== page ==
Duquesne Law Review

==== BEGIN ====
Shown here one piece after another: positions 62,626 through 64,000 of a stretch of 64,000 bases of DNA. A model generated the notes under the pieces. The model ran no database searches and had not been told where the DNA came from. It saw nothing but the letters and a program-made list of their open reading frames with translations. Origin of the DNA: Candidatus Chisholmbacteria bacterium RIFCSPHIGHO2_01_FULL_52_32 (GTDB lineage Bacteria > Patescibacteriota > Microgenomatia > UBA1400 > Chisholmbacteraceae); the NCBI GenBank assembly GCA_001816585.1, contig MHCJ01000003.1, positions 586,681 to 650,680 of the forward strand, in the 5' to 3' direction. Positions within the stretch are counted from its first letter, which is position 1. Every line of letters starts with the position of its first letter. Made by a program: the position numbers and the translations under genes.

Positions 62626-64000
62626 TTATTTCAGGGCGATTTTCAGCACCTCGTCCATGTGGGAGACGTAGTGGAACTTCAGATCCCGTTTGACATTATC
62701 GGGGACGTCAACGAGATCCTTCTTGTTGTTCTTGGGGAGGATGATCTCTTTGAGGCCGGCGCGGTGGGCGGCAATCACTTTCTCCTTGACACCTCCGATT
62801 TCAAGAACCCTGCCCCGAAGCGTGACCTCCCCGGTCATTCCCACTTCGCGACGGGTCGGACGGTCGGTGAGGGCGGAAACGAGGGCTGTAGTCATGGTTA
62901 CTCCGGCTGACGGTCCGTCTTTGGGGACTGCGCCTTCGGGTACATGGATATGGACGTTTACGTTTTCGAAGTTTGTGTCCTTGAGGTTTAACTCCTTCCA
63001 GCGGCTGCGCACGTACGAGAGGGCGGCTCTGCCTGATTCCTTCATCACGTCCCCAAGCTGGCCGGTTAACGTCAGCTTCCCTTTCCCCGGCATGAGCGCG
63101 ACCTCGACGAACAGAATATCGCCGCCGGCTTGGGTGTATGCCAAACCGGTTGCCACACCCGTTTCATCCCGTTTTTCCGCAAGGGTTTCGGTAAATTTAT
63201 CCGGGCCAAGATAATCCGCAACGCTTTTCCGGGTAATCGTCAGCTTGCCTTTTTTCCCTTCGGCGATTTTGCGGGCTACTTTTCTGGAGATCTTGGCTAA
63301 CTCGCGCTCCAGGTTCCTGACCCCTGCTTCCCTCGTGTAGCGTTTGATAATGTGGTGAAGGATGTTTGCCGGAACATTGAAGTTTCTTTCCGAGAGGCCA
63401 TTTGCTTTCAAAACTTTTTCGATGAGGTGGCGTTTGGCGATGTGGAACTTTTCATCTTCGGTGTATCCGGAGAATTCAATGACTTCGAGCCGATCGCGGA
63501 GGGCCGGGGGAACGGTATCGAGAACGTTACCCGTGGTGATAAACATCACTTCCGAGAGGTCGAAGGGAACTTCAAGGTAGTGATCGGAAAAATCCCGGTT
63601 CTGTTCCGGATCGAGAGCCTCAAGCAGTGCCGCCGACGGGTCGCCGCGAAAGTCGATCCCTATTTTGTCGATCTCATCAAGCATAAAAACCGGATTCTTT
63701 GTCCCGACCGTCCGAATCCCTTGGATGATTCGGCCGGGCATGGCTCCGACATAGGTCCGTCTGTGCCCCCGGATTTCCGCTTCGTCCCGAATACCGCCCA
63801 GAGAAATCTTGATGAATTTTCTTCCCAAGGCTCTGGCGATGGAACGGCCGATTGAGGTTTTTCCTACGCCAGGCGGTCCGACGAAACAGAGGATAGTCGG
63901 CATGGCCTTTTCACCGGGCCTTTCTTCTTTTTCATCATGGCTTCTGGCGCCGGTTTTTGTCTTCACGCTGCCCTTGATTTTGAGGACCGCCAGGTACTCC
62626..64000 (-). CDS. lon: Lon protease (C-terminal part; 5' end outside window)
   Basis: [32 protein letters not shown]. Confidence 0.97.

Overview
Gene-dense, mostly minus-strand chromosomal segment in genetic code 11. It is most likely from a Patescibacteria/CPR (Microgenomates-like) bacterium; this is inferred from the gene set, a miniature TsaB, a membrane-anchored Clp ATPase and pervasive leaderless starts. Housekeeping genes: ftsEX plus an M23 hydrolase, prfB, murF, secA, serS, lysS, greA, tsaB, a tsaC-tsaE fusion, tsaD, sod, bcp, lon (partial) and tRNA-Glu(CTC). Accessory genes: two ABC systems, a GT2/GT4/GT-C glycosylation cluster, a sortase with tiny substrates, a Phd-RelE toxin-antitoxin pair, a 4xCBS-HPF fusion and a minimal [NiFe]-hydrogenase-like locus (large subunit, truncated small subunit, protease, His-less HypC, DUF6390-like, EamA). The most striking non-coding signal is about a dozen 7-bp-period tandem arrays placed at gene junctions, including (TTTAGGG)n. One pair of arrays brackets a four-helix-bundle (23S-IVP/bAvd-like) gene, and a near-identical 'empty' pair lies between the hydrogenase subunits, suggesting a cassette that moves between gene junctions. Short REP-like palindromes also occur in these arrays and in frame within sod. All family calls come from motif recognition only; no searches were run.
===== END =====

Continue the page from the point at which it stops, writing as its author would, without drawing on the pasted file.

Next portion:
In two recent decisions, the United States Supreme Court moved further in the direction of at least limited constitutionalization of plea bargaining. A majority on the Court held that criminal defendants must be given "effective assistance" by their attorneys as they contemplate whether to waive important legal rights and enter guilty pleas. Fortunately for the Court, the defense attorneys in the two cases had almost comically failed to do their jobs and thus the majority could, as it acknowledged, avoid addressing in any very thorough way the parameters of effective assistance in the plea bargaining context. In spite of this, the Court struggled with identifying a remedy for defendants whose attorneys falter, a point made quite effectively by the dissenting justices. Given the fluidity of plea negotiations, it was difficult for the Court to say with any certainty what sentences the defendants would have received if not for the missteps of their attorneys. The Court assigned the task of discerning the remedy to the lower courts, a solution that, as Justice Scalia caustically noted, would require those courts to engage in considerable guesswork. Worse than this, the majority conceded that the lower courts might determine that no remedy whatsoever is necessary, though the defendants had not received effective assistance during their plea negotiations.

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